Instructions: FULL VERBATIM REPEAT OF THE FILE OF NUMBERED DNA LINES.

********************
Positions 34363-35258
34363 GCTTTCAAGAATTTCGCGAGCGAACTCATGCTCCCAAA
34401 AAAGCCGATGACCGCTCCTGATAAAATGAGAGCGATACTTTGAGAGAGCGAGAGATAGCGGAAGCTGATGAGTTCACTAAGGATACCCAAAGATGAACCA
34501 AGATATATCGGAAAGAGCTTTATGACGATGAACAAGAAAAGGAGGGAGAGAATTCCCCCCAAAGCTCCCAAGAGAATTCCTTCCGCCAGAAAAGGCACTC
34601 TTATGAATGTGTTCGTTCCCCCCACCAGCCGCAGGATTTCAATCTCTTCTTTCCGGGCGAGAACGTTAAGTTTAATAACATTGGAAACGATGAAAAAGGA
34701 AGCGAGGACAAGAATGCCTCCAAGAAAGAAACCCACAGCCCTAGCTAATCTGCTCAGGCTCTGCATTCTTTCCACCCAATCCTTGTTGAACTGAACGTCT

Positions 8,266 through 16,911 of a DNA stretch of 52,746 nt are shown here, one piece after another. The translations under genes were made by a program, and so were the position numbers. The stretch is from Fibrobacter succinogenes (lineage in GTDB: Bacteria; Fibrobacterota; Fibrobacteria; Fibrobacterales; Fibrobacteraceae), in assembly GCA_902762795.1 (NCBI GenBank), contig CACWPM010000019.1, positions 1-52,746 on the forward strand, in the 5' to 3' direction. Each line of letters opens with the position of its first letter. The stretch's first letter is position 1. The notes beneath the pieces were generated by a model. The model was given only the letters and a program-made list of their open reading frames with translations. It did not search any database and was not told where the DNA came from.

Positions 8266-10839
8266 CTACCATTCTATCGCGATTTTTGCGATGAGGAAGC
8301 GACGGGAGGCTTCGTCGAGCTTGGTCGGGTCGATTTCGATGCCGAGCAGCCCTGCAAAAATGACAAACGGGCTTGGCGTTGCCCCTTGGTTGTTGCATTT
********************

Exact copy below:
Positions 34363-35258
34363 GCTTTCAAGAATTTCGCGAGCGAACTCATGCTCCCAAA
34401 AAAGCCGATGACCGCTCCTGATAAAATGAGAGCGATACTTTGAGAGAGCGAGAGATAGCGGAAGCTGATGAGTTCACTAAGGATACCCAAAGATGAACCA
34501 AGATATATCGGAAAGAGCTTTATGACGATGAACAAGAAAAGGAGGGAGAGAATTCCCCCCAAAGCTCCCAAGAGAATTCCTTCCGCCAGAAAAGGCACTC
34601 TTATGAATGTGTTCGTTCCCCCCACCAGCCGCAGGATTTCAATCTCTTCTTTCCGGGCGAGAACGTTAAGTTTAATAACATTGGAAACGATGAAAAAGGA
34701 AGCGAGGACAAGAATGCCTCCAAGAAAGAAACCCACAGCCCTAGCTAATCTGCTCAGGCTCTGCATTCTTTCCACCCAATCCTTGTTGAACTGAACGTCT

Positions 8,266 through 16,911 of a DNA stretch of 52,746 nt are shown here, one piece after another. The translations under genes were made by a program, and so were the position numbers. The stretch is from Fibrobacter succinogenes (lineage in GTDB: Bacteria; Fibrobacterota; Fibrobacteria; Fibrobacterales; Fibrobacteraceae), in assembly GCA_902762795.1 (NCBI GenBank), contig CACWPM010000019.1, positions 1-52,746 on the forward strand, in the 5' to 3' direction. Each line of letters opens with the position of its first letter. The stretch's first letter is position 1. The notes beneath the pieces were generated by a model. The model was given only the letters and a program-made list of their open reading frames with translations. It did not search any database and was not told where the DNA came from.

Positions 8266-10839
8266 CTACCATTCTATCGCGATTTTTGCGATGAGGAAGC
8301 GACGGGAGGCTTCGTCGAGCTTGGTCGGGTCGATTTCGATGCCGAGCAGCCCTGCAAAAATGACAAACGGGCTTGGCGTTGCCCCTTGGTTGTTGCATTT